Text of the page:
How we listen

SOURCE: Self-reported by organization

Seeking feedback from people served makes programs more responsive and effective. Here’s how this organization is listening.

done We shared information about our current feedback practices.
  • How is your organization using feedback from the people you serve?

    To identify and remedy poor client service experiences, To identify bright spots and enhance positive service experiences, To make fundamental changes to our programs and/or operations, To inform the development of new programs/projects, To identify where we are less inclusive or equitable across demographic groups, To strengthen relationships with the people we serve, To understand people's needs and how we can help them achieve their goals

  • Which of the following feedback practices does your organization routinely carry out?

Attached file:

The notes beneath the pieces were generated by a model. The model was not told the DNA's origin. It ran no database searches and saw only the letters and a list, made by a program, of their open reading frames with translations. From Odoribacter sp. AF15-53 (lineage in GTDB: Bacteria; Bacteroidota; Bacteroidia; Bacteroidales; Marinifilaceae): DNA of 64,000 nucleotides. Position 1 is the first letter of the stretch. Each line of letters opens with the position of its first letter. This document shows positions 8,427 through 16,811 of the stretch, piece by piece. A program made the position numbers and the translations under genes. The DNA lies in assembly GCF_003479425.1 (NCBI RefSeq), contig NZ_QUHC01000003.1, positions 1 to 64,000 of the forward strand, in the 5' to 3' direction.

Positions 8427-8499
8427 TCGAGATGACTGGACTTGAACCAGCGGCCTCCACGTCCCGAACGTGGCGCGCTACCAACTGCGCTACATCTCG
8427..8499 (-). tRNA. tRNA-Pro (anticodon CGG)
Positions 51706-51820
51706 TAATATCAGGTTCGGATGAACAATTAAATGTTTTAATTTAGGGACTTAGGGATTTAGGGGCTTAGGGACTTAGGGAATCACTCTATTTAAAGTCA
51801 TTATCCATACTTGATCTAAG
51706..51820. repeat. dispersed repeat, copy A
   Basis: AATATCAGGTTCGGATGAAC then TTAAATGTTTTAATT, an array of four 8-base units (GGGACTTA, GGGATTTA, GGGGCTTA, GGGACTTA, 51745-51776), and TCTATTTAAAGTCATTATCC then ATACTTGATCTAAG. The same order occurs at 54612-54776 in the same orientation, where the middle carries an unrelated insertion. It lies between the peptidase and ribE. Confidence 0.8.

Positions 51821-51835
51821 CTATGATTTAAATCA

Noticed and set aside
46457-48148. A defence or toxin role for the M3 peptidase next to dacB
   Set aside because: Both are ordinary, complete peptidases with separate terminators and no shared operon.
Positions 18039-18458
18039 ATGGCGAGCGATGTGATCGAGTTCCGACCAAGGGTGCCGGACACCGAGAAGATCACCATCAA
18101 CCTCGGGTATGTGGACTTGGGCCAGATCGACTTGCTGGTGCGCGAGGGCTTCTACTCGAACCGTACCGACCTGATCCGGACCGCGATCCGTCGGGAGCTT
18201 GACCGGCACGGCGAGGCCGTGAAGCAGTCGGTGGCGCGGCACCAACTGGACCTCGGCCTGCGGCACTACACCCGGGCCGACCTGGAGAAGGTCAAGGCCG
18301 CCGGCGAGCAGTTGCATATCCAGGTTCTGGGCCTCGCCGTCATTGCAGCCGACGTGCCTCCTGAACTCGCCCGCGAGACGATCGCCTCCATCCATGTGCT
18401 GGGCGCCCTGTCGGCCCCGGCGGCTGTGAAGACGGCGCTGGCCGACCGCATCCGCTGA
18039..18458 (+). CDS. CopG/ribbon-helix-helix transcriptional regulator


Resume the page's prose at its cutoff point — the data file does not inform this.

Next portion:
We collect feedback from the people we serve at least annually, We aim to collect feedback from as many people we serve as possible, We take steps to ensure people feel comfortable being honest with us, We engage the people who provide feedback in looking for ways we can improve in response, We act on the feedback we receive, We share the feedback we received with the people we serve

  • What challenges does the organization face when collecting feedback?

    It is difficult to get the people we serve to respond to requests for feedback



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The people, governance practices, and partners that make the organization tick.


Connect with nonprofit leaders


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Connect with nonprofit leaders


Build relationships with key people who manage and lead nonprofit organizations with GuideStar Pro. Try a low commitment monthly plan today.

  • Analyze a variety of pre-calculated financial metrics